“On behalf of the entire Brewers organization, we are relieved to know that Bob’s latest surgery went as planned, and we look forward to his complete and speedy recovery,” said Brewers Chairman and Principal Owner Mark Attanasio.  “As always, we look forward to having Bob back at Spring Training in a little more than four months from now.”
“Our family is thankful today’s surgery went as expected,” said Bob Uecker, Jr., son of Bob, Sr. “We again thank all of those who continue to provide support through expressions of concern and well wishes.”
Periodic updates regarding Uecker’s condition will be announced through the Brewers. At this time, no interviews are being granted. All requests for information should be directed to the Brewers through the contact information listed above.
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Brewers re-sign Rivera, Hinton

The Brewers extended two more invitations to Major League Spring Training camp this week, signing catcher Mike Rivera and right-hander Robert Hinton to Minor League contracts that promise a locker in the big league clubhouse at Maryvale Baseball Park. 

Rivera, 34, was a capable backup for the Brewers from 2006-09 but was let go after the 2009 season because he was eligible for salary arbitration. He signed with the Yankees and later with the Marlins, for whom he appeared in seven Major League games last season. 
With Rivera back in the organization, it will be interesting to see what the Brewers do with George Kottaras, who couldn’t throw out opposing baserunners in 2010. Kottaras is still an affordable “zero to three” player for next season but he’s out of Minor League options.
Hinton, 26, has pitched the past seven seasons in the Brewers’ farm system. He was 4-4 with a 4.16 ERA in a 2010 season split between Double-A Huntsville and Triple-A Nashville. 
The Brewers also re-signed Milwaukee native Chris Nowak to a Minor League contract that doesn’t include a big-league camp invite. The Waukesha North High School graduate finished last season at Double-A Huntsville.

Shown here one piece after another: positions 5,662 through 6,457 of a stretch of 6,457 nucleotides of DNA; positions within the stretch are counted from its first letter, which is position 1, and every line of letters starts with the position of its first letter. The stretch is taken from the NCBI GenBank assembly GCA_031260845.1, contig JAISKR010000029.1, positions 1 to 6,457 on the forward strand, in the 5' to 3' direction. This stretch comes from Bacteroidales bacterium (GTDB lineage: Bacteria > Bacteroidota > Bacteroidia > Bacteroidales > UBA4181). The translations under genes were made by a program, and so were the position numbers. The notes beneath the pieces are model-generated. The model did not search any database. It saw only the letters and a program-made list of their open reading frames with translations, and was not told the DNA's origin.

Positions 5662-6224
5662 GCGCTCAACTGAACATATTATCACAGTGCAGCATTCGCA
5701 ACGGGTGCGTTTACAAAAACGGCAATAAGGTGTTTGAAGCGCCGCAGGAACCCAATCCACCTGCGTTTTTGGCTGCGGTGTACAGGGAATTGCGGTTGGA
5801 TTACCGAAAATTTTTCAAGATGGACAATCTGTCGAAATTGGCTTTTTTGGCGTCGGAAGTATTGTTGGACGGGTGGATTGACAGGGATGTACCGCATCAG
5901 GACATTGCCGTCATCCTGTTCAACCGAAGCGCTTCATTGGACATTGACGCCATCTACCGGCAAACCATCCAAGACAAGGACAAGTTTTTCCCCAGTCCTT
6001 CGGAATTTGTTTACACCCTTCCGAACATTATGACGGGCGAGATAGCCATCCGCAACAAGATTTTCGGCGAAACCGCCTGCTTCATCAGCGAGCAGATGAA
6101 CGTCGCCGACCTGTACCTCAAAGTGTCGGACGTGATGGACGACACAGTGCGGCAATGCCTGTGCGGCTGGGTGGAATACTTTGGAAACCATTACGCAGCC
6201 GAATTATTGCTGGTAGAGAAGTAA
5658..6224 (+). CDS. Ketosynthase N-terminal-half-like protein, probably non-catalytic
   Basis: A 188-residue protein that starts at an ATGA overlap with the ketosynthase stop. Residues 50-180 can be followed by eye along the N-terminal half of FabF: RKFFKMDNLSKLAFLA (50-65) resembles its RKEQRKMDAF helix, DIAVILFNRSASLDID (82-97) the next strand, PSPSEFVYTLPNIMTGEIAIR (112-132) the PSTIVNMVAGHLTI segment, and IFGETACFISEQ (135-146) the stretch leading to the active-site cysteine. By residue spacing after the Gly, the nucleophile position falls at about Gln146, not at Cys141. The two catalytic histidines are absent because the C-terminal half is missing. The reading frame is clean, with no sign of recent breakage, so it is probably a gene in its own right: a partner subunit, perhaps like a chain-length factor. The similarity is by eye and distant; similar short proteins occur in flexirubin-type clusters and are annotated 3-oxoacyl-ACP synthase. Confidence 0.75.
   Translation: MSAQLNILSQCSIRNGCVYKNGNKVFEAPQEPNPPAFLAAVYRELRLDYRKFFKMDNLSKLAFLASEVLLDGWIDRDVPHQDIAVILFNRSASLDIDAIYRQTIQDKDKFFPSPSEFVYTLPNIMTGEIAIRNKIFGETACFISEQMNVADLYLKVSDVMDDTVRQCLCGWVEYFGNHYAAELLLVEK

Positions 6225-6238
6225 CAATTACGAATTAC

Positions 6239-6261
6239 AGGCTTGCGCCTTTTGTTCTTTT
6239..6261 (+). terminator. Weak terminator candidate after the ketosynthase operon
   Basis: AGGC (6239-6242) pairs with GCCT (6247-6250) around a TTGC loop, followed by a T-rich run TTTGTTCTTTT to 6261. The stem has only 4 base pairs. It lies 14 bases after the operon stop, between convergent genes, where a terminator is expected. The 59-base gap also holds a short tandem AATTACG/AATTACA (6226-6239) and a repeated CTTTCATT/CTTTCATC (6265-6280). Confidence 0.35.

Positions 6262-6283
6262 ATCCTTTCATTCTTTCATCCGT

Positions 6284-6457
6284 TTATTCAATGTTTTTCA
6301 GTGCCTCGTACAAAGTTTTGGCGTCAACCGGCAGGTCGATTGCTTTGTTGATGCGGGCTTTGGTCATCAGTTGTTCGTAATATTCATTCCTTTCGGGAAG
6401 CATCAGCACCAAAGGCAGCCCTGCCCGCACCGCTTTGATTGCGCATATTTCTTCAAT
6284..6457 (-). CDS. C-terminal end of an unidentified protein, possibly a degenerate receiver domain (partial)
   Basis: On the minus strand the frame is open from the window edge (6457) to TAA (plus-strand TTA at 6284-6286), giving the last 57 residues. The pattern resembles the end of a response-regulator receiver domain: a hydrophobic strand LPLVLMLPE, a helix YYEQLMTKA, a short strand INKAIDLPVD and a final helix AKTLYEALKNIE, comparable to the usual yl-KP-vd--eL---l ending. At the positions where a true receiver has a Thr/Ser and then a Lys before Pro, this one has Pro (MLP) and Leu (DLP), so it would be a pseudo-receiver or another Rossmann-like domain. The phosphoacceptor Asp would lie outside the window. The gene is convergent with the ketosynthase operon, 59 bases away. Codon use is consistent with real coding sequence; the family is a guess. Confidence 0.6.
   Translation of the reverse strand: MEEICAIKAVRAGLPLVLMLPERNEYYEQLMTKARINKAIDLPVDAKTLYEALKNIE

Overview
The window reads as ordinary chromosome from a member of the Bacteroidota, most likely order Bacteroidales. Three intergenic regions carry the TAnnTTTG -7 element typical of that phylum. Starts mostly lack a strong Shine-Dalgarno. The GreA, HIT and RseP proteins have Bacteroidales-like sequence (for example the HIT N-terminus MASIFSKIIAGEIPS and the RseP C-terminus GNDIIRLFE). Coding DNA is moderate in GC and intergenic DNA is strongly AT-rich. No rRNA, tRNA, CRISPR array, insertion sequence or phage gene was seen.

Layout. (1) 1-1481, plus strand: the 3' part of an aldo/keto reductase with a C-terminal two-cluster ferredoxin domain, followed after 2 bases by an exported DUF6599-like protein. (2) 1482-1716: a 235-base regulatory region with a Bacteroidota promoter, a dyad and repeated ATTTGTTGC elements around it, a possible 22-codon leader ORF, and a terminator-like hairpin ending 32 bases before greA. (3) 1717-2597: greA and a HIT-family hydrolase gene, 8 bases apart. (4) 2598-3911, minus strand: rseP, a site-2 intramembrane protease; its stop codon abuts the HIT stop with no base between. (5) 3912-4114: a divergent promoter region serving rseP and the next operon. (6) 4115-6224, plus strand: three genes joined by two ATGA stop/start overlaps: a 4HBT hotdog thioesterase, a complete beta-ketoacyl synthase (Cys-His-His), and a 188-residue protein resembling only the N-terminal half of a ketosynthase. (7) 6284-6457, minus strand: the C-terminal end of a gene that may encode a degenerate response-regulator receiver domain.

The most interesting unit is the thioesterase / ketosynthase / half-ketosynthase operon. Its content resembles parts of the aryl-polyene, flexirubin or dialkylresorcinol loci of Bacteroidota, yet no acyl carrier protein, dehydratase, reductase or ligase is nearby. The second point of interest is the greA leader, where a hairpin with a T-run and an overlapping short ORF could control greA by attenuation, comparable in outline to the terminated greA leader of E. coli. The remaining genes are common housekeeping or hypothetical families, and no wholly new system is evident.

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Brewers to interview Listach next week

Bill Ladson, MLB.com’s Washington Nationals scribe, adds another name to the list of Brewers managerial candidates. Here’s what he blogged this afternoon:

The Brewers received permission to talk to Nationals third-base coach Pat Listach about their managerial vacancy, according two baseball sources with knowledge of the situation. 
The interview between Listach and the Brewers will take place Tuesday in Milwaukee. Listach is currently managing Ponce of Puerto Rico Winter League and will fly to Milwaukee for the interview with general manager Doug Melvin. 
Listach and general manager Mike Rizzo were not available for comment. 
Listach has a history with the Brewers. He was drafted by the Brewers in the fifth round of the 1988 First-Year Player Draft. He would go on to play five Major League seasons with the Brewers. His best year was in 1992, when he hit .290 with one home run, 47 RBIs, 54 stolen bases and 93 runs scored. He would win American League Rookie of the Year honors for that great season.